Babylon’s chat bot feature powered by AI

The service is also freely available to 220,000 employees at a variety of companies including Bupa, Aviva, Sky and Talk Talk, who have signed up their teams to receive free GP video consultations, saving time that would otherwise have been lost visiting a doctor.

The overriding aim of the company is to make life easier for consumers by using technology centred on human engagement, Guest explains.

“There’s the unlimited power of technology to help us get there, but what we can’t lose is the human face and at the end of the day people do want to interact with humans. So we need to make the technology help that interaction, make it slicker and faster so you can spend more time doing what you want to do rather than filling in forms.”

Tech with a human touch

The desire to humanise the experience for patients and carers came from a highly personal place for Devika Wood, co-founder and chief medical officer at social care startup Vida.

An informal carer from the age of 10, Wood watched her grandmother Sita’s struggle with dementia and epilepsy become compounded by sub-standard treatment from social care services, resulting in Sita being visited by more than 150 carers in 12 years.

“That kind of experience stays with you forever,” says Wood, who explains how her grandmother’s harrowing experience gave her an overwhelming desire to improve the social care system from the inside out.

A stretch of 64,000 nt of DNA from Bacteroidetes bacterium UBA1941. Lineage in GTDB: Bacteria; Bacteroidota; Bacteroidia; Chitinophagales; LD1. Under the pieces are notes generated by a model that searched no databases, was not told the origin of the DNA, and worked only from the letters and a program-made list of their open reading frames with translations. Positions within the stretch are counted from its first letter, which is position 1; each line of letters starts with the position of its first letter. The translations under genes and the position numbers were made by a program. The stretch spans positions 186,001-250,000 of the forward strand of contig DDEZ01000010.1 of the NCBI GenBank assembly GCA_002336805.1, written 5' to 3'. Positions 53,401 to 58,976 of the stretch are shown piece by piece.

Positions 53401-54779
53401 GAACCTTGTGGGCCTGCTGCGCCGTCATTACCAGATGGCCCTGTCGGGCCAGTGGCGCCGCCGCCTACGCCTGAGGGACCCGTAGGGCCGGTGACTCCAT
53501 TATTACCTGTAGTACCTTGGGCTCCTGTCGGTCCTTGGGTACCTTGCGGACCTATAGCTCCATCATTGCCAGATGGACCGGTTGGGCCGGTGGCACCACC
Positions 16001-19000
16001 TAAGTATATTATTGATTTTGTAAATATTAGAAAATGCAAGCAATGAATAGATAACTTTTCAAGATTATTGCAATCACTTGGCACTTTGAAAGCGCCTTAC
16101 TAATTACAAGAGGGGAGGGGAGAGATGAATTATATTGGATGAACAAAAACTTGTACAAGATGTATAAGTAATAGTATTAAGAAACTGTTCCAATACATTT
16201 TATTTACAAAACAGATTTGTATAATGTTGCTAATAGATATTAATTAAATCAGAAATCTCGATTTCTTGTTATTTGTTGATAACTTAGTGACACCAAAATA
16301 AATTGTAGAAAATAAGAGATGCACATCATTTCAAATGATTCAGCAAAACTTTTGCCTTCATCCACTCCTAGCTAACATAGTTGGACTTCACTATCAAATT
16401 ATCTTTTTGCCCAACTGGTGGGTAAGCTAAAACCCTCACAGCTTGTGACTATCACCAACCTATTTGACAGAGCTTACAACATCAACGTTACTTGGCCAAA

Having worked as a cancer research scientist and health consultant, Wood met her Vida co-founder Naushard Jabir at investment firm Hambro Perks in February 2016 and within two weeks the pair had incorporated the company. Vida began trading as a standard care provider, experimenting with off-the-shelf technologies in order to experience all the pain points before building its own.

Wood hired a tech team to develop a bespoke back-end system, which matches patients with carers who meet their needs for everything from respite care to palliative care. By applying its own matching algorithm Vida has cut the time it takes to match carers and patients from two to three hours – the industry standard – to two minutes.

Speed is of the essence as far as Wood is concerned. “We’re beyond a crisis point in the healthcare system and I think instead of people wanting to take control of their health, it’s like we now need to come up with new solutions for people to take care and control of their health,” she explains.

“With community care and social care, if you put in 1% improvement it would have a massive effect on the NHS and primary care because you’re improving that person’s life in the community so they are utilising those services much less frequently.”